• Rachel
    Rachel Registered Posts: 348 Dedicated contributor 🦉
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    I have just managed to get my ACCA practicing Certificate and it took forever they also changed some of their rules on 1/1/10 but I managed to get through as I dated my forms 31/12/09. I hadn't worked for an ACCA approved employer but because I passed in 2003 I was allowed my certificate. To be honest so far I have received far more support and guidance by the AAT. I did get my MIP first but I didn't break ACCA rules though as I haven't really had time to work as I have 2 small children but I understand your frustration as I thought I was going to have to resign from ACCA
  • Monsoon
    Monsoon Registered Posts: 4,071 Beyond epic contributor 🧙‍♂️
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    burg wrote: »
    As far as I understand to get an ACCA practicing certificate you need at least 3 years post qualification experience. ACCA will not allow you to do work beyond a TB unless you hold a practicing certificate with them.

    Yes, this is how it is, period.
    Those who want to be self employed without going through the long ACCA route have the option to not study ACCA. Unfortunately, that's about the only option!
  • anniem
    anniem Registered Posts: 1,326 Beyond epic contributor 🧙‍♂️
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    Thank you all for this information!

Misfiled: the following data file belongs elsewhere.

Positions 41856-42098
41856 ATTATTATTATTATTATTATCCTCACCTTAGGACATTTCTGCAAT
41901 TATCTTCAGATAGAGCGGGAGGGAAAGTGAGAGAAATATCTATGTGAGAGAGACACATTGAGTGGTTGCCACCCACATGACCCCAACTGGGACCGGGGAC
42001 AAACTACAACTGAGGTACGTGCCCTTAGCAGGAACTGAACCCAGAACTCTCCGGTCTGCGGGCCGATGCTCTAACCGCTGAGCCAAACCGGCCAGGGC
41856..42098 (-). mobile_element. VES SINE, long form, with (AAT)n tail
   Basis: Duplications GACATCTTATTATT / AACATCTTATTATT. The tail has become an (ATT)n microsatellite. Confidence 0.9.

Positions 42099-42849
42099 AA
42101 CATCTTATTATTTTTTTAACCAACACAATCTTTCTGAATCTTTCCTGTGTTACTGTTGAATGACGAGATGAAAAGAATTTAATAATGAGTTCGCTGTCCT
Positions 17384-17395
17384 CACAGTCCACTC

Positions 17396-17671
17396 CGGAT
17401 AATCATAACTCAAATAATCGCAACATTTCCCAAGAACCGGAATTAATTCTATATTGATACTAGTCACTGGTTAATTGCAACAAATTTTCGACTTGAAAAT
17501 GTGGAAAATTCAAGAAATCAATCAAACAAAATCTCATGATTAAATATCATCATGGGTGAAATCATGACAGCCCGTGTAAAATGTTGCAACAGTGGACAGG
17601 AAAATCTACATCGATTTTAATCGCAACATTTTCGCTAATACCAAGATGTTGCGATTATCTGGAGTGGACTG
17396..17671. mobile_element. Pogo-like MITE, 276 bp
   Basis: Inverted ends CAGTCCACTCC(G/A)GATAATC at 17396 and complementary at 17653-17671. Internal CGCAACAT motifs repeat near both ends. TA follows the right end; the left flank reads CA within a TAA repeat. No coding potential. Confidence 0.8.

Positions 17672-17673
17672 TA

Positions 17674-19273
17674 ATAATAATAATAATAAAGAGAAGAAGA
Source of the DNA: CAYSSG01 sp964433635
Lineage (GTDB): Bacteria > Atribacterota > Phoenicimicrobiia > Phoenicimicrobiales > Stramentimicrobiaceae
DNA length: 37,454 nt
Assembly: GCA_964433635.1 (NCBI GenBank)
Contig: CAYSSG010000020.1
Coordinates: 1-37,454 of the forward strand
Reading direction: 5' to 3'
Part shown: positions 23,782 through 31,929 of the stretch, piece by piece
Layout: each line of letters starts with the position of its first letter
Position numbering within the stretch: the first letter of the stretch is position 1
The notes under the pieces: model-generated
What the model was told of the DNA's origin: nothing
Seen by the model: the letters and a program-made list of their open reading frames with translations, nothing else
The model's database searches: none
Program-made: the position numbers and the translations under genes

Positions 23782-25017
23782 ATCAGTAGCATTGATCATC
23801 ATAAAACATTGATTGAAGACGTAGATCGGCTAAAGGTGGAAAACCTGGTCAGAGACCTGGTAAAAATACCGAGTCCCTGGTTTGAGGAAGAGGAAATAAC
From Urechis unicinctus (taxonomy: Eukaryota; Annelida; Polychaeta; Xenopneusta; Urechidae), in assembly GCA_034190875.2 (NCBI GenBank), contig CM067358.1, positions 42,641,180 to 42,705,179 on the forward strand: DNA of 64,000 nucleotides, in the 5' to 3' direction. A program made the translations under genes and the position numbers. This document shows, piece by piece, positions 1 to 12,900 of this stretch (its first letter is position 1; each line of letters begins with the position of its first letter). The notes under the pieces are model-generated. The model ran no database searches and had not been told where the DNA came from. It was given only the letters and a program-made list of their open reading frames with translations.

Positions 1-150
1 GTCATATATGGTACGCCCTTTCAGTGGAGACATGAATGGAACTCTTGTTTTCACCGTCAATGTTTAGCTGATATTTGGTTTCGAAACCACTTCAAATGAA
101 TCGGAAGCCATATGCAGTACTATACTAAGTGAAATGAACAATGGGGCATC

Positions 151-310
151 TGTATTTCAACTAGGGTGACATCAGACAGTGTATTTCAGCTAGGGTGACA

In the light of this knowledge I have decided not to embark upon ACCA and will take ATT instead.

    Several reasons; At 41 I feel I'm too old to take 11 more exams followed by 3 years post qualification, to start 'doing my own thing'. Also, I'm not working somewhere I could gain a sufficient range of experience.

    With AAT I could start doing something straight away if I want to, albeit without advertising AAT status as I've still got 2 exams to pass.
    FMAAT - AAT Licensed Member in Practice - Pewsey, Wiltshire
  • jashu77
    jashu77 Registered Posts: 1 New contributor 🐸
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    Start asap

    I finished my aat last and registered for acca, for some reason i could not sit in acca exams and thought I ll do them in june 2010. In the mean time I attended an AAT meeting in yorkshire regarding "How to become an MIP". My only question to speaker was that " I have finished my AAT and am registered with ACCA, my final goal is to start my own practice. What am I allowed to do as an accountant? and what benefits me in my private practise if I finsh my ACCA?". His answer was very brief, He said"Audit". He said as an MIP we are not allowed to do an audit but the rest you can do whatever a chartered accountant can do as long as you ve got experience. Then I thought why to waste 6 years(3 for study +3 post study) plus thousands of pounds(since I was going to pay from my own pocket) if I can do everything now. I am in the process of becoming MIP soon, and going to open my practice. well best of luck.